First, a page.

Influencer marketing is still a subject that is sometimes misunderstood with confusion between the dubious practices of “influencers” from reality TV, and the practices of recognized content creators. We therefore wanted to show in detail what influence is in France, and how digital professionals use this marketing lever. For this, we conducted a survey in partnership with Stellar, a reference platform in the management and analysis of influence campaigns with more than 400 respondents.
Our goal: to draw up a complete panorama of marketing influence, its objectives, channels, budgets, formats… First part of our survey.
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A mission rather than a profession
Influencer marketing is more often a job than a job. For 87% of respondents, influencing is indeed part of their missions. Only 13% of respondents say that influence represents all of their missions.
We also notice that influence is a subject even for those who do not yet do so. Among respondents surveyed who do not influence, 42% plan to do so in the future.
Agencies as well represented as advertisers
We also wanted to know who does influence marketing in France, and in what type of company the professionals work. Advertisers are represented as much as agencies. 43.5% of respondents work for the advertiser, 43% in an agency, and 13.5% as a freelancer.
Going into detail, it is interesting to note that influence is not necessarily a mission managed by specialized agencies. 13.5% of respondents work in a digital or social media agency, 13% in a general communication agency, 8.5% in an agency specializing in influence, 4% in a PR agency and 2.5% in a governed or media. Only 1.5% of respondents are influencer agents.
These figures show that influence is now part of the marketing levers of all agencies. It is a channel that is becoming more and more commonplace and is becoming the norm in marketing plans.
Number of campaigns launched and sectors concerned
Between 1 and 5 campaigns
We then looked at the number of campaigns launched in 2022, in order to find out if influence was an anecdotal lever, or if it represented a strong axis of marketing actions. The majority of respondents (60%) launch between 1 and 5 campaigns per year. 22.5% of professionals launch between 5 and 10 campaigns, 1.5% between 10 and 15 campaigns. They are still 16% to launch more than 15 campaigns.
In detail, there are obviously fairly strong disparities between advertisers and agencies: 27.5% of agency respondents launched more than 15 campaigns, compared to only 14% among professionals working for the advertiser.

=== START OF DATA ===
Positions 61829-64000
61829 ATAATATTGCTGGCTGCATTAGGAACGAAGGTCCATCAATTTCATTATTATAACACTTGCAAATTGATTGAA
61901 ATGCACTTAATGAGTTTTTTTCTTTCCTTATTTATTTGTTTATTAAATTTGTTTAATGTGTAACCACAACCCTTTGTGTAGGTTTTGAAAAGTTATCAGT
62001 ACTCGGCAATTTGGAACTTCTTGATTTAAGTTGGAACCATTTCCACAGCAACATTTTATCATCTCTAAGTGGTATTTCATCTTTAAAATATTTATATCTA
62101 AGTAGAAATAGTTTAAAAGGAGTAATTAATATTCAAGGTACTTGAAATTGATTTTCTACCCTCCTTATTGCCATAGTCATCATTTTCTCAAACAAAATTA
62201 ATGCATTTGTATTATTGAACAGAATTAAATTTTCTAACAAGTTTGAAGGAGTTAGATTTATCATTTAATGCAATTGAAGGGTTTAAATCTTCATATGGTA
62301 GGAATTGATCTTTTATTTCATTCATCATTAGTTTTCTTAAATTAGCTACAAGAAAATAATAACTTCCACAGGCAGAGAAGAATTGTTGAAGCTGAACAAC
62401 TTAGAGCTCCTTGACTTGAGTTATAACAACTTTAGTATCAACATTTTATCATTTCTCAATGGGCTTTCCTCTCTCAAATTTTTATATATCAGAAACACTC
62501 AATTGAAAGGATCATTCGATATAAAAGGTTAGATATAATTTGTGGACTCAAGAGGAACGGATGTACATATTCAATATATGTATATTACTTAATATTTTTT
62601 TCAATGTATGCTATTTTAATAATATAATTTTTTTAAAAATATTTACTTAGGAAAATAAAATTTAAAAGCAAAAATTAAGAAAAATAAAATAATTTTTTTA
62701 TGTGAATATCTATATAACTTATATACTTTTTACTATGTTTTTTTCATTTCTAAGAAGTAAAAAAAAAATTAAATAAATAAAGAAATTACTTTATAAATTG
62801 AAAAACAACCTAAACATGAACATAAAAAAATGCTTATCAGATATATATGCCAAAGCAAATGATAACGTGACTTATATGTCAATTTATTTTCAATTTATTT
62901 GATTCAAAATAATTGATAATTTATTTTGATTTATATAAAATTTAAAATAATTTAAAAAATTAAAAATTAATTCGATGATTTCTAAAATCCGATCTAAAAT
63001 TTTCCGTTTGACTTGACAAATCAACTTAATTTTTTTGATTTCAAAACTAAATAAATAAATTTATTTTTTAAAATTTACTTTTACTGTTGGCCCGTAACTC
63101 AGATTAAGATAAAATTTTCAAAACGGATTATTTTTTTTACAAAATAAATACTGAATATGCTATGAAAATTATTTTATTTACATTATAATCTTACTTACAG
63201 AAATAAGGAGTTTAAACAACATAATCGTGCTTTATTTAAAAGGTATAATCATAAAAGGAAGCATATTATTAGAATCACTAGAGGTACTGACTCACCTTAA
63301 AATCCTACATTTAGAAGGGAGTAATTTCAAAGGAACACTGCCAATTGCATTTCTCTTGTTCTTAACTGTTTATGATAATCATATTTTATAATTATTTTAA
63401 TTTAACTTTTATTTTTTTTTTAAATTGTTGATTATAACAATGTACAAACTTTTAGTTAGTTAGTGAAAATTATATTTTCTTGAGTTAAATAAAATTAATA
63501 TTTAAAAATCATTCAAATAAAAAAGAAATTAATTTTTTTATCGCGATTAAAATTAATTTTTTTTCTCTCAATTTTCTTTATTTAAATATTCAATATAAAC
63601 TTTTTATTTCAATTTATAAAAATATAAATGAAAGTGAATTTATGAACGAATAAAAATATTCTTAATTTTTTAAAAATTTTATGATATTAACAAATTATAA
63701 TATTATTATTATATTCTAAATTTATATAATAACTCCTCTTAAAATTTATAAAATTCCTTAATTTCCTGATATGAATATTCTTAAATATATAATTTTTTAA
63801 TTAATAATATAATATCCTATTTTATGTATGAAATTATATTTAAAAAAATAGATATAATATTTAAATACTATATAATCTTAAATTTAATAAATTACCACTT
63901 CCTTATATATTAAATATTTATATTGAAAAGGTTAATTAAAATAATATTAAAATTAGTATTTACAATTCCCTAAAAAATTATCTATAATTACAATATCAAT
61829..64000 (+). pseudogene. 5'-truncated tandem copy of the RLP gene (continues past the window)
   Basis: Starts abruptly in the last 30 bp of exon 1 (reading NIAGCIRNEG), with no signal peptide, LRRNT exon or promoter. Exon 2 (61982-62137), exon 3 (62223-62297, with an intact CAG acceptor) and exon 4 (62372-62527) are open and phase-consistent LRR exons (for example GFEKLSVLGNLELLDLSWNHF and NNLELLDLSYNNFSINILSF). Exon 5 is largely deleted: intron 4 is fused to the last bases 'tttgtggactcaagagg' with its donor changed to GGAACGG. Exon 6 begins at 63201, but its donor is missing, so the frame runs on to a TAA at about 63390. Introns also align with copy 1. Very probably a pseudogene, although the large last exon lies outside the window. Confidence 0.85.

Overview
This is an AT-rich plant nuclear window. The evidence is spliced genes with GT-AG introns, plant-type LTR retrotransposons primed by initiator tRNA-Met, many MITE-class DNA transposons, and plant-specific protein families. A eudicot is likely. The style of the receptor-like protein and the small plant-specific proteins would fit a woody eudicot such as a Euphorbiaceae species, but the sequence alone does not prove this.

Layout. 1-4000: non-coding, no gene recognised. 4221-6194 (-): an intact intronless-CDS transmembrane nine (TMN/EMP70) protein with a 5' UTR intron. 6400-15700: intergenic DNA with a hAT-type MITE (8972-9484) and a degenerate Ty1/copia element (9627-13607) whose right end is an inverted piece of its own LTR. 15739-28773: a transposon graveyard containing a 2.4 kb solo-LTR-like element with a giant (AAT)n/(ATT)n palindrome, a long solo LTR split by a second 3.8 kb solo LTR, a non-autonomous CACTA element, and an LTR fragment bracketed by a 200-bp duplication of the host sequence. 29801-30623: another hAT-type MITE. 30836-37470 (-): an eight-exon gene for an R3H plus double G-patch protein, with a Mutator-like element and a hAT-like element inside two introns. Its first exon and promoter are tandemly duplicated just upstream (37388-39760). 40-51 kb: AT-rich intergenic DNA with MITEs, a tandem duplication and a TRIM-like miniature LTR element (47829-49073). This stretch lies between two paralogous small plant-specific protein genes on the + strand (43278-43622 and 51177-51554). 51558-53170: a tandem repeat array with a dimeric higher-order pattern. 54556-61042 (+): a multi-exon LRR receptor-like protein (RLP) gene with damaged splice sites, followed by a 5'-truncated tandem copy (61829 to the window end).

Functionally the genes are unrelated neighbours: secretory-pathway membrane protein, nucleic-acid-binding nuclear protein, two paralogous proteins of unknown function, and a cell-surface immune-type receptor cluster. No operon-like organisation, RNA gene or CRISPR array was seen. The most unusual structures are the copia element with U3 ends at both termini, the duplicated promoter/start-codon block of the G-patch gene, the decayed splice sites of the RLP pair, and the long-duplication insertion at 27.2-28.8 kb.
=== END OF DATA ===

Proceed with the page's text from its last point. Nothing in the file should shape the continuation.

We are also interested in the sectors concerned. And we were surprised by the diversity of responses, and the strong representation of sectors that we didn’t necessarily imagine would use influencer marketing as much. We therefore asked agency professionals for which sectors they are launching campaigns in 2022, and advertisers in which sector they operate.
On the agency side, the sectors most affected are:
- Culture, sport, leisure and entertainment: for 37.5% of respondents
- Food: 27%
- Furniture, decoration and appliances: 25%
- Hygiene and beauty: 25%
- Transport, tourism and travel: 25%
- Trade and distribution: 23%
- Health and well-being: 22%
- Hotels and restaurants: 20%
- Fashion and ready-to-wear: 19%
- Business services: 17%
And the most influential advertisers are:
- Trade and distribution: 20% of respondents
- Food: 9%
- Furniture, decoration and appliances: 9%
- Automotive: 7%
- Hygiene and beauty: 7%
- Bank and insurance: 6%
- Business Services: 6%
- Transport, tourism and travel: 5%
- Culture, sport, leisure and entertainment: 4.5%
- Fashion and ready-to-wear: 4%
A main objective of notoriety
An essential point to address is of course the objective of the influence campaigns launched by communication and marketing professionals. Without too many surprises, it is above all an objective of notoriety that is cited (37.5%), then of image or positioning of the brand (22.5%). Conversion is only the 3rd objective cited (18% of respondents), followed by conveying the values and commitments of the brand (11.5%). The gain of subscribers comes last, and is a main objective for only 9% of respondents.
It’s hard to talk about marketing campaigns without talking about money and budgets invested! We therefore asked agencies and advertisers the amount of budgets allocated in 2022 for their influencer marketing actions, and whether these budgets are up, stable, or down compared to 2021.
Among agencies, the budget is down for only 4.5% of respondents! It is generally stable (49%) or increasing (46.5%). Among advertisers, the trend is identical with budgets up for 59% of respondents, stable for 34% and down for 7%.
In terms of allocated budgets, 8.5% of advertiser respondents spend more than 100,000 euros on their influence operations, only 3% of agencies have an average budget of more than 100,000 euros for their clients.
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Methodology: survey conducted online by BDM, from August 30 to September 30
2022, with 401 influencer professionals.